This is a sponsored article from State Street Global Advisors.
While we were still in a period of shock and awe during the March/April period, the latter parts of 2Q20 were better described as a period of healing and adjustment. Significant rate cuts from the developed market (DM) and emerging market (EM) central banks illustrate the global scale of the economic challenges created by COVID-19.
The latest economic projections from the IMF signal shrinking output from virtually every country and region that it forecasts. Much of this loss in growth is expected to bounce back in the following year, although advanced economies are expected to lag the emerging markets in their speed of recovery.
Aggressive expansion of central bank balance sheets has stabilised markets, reducing the need for portfolio hedging and keeping a lid on bond yields. The overall interest rate environment is near its all-time lowest, while policy rates are not expected to rise for up to, and possibly beyond, five years in most of the largest economies.
The markets remain very much in flux, parsing the opposing forces created by the ongoing pandemic with aggressive fiscal and monetary intervention.
Aggressive fiscal and monetary intervention
The US fiscal response to COVID-19 has been one of the most aggressive in the country’s history and leads the global response from an absolute and relative perspective. There have been four separate pieces of legislation passed by Congress, resulting in almost US$3 trillion in funding support for individuals, corporations and state and local governments.
EM central banks have been equally as active as their DM counterparts in addressing collapsing economic activity in the face of COVID-19. Their one advantage has been generally higher rates, which allowed them to cut rates significantly since March. Quantitative easing has also been rolled out by a handful of EM banks. While all of these actions may help stabilise local markets, investors recognise potential downsides, including eroding rate differentials and inflation, along with a potentially more challenging medical emergency.
While we have seen a healing in various risk assets over the past quarter, EM bond flows do not yet show this enthusiasm flowing into DMs. Overall flows remain squarely in the selling camp. There is little distinction between regions, so real money does not appear ready to pick winners and losers yet, instead simply allocating across the asset class. If the risk rally moves beyond DM, better EM bonds flows may signal a broadening of global risk-taking.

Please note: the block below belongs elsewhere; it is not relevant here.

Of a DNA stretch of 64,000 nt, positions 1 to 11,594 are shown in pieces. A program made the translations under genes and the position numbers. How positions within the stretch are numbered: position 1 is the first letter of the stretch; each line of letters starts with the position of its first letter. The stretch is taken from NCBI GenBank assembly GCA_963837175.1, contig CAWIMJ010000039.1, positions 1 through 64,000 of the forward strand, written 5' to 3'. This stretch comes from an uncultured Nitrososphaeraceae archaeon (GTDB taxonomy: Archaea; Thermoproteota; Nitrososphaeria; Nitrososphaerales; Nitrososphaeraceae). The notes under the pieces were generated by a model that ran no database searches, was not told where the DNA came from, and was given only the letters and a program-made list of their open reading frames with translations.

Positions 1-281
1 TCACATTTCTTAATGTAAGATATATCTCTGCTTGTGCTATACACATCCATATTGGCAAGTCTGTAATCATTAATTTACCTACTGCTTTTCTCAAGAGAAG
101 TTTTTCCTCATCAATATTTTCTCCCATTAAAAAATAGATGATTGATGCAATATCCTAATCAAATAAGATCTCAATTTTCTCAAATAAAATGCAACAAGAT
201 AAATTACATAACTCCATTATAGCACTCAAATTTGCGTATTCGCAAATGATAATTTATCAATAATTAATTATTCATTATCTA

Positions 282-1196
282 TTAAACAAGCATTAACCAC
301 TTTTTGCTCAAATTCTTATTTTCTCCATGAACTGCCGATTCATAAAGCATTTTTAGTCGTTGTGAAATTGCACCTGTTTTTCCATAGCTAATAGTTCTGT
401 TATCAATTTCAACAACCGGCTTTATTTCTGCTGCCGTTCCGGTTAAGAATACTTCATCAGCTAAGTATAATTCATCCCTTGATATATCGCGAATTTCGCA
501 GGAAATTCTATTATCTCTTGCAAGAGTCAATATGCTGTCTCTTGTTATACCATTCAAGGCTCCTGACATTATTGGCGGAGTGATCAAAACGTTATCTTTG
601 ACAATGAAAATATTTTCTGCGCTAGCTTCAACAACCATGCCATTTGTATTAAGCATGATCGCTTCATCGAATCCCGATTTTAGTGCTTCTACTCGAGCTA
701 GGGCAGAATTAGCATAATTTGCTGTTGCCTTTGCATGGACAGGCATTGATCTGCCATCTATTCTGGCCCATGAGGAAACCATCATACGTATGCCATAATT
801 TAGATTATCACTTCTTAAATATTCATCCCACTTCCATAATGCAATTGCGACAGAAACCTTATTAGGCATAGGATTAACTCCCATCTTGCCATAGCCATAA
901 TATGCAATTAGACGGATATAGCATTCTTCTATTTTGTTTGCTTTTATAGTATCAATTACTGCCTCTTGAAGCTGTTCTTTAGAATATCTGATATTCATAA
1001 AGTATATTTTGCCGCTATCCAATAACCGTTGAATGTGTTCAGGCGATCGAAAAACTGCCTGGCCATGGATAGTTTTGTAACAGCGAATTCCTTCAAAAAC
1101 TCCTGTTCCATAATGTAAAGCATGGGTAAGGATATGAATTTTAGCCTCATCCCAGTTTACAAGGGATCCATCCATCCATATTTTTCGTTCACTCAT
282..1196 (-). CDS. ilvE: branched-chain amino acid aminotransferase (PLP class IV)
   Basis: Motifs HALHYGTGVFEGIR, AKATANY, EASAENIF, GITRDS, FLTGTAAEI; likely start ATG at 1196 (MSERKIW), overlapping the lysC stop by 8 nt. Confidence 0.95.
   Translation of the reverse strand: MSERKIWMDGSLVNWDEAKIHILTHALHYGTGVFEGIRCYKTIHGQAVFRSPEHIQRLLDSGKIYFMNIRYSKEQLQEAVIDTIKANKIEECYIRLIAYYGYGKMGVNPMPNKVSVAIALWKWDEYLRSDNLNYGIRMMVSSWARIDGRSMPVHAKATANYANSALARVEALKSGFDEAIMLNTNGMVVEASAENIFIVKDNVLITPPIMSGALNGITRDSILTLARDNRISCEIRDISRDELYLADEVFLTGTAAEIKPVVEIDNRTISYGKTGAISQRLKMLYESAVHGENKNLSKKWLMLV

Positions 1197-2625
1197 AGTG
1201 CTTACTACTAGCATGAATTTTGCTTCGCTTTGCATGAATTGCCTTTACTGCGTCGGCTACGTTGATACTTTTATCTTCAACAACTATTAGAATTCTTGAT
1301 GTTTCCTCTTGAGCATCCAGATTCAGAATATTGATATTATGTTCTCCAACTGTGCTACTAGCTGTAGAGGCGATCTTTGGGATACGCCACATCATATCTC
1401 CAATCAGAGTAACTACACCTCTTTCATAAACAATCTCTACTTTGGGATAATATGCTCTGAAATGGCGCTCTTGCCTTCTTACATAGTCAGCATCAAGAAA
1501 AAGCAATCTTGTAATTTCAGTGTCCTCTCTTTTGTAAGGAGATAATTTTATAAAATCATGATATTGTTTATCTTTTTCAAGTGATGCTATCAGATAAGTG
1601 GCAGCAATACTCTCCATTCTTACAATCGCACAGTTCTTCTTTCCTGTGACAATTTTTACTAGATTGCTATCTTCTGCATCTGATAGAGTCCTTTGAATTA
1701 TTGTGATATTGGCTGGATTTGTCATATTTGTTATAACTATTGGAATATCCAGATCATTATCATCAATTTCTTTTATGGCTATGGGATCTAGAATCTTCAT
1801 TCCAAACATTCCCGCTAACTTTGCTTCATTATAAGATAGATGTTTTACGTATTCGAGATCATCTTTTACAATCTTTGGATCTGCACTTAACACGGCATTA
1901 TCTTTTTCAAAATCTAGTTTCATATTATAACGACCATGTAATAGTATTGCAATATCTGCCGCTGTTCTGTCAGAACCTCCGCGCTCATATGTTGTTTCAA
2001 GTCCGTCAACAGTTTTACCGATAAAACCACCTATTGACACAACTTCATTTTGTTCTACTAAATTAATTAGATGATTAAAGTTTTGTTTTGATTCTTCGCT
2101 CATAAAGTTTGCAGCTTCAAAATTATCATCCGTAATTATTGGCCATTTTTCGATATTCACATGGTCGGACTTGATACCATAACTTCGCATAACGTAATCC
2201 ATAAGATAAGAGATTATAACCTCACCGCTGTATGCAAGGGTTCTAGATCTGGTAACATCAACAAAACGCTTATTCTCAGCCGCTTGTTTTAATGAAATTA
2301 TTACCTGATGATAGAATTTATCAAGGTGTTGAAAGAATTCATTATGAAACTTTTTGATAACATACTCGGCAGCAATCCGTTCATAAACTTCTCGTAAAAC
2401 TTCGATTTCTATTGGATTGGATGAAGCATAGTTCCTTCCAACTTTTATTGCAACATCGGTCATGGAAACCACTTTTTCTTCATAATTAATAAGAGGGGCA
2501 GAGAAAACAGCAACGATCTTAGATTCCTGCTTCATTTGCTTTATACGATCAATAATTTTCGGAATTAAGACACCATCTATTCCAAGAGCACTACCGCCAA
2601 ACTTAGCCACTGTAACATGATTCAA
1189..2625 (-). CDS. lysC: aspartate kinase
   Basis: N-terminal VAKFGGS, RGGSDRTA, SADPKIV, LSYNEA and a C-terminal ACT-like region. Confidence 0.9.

Focusing on stability and diversification: Looking for the Asian skew
We remain positive on emerging market debt, as we saw scope for a bounce in risk assets as the crisis receded. As of 15 July 2020, the Bloomberg Barclays EM Local Currency Liquid Government Bond Index has returned 9.45% since the end of March 2020 in USD unhedged terms.1
Despite this strong bounce, less developed markets have struggled to completely shake off the pandemic. High COVID-19 infection rates in countries such as Brazil continue to cast a shadow over the wider asset class. Nevertheless, emerging markets are diverse and, while some continue to suffer, others have been more effective at containing the outbreak. This diversity makes emerging market debt a compelling investment idea, with three key drivers.
First, yields are relatively attractive in an otherwise lower-for-longer yield environment. Returns solely accounted for by coupons were 2.38% in the first half of the year for the Bloomberg Barclays EM Local Currency Liquid Government Bond Index2. The index now has a yield to worst of 3.67%1, low by historical standards but considerably higher than anything available in developed markets outside of high yield bonds.
Second, uncertainty around the re-emergence of COVID-19 and wider geopolitical issues have resulted in market participants being underweight risk assets. As investors look for yield, this long-term underweight may gradually be reduced if markets remain stable and a recovery emerges more solidly.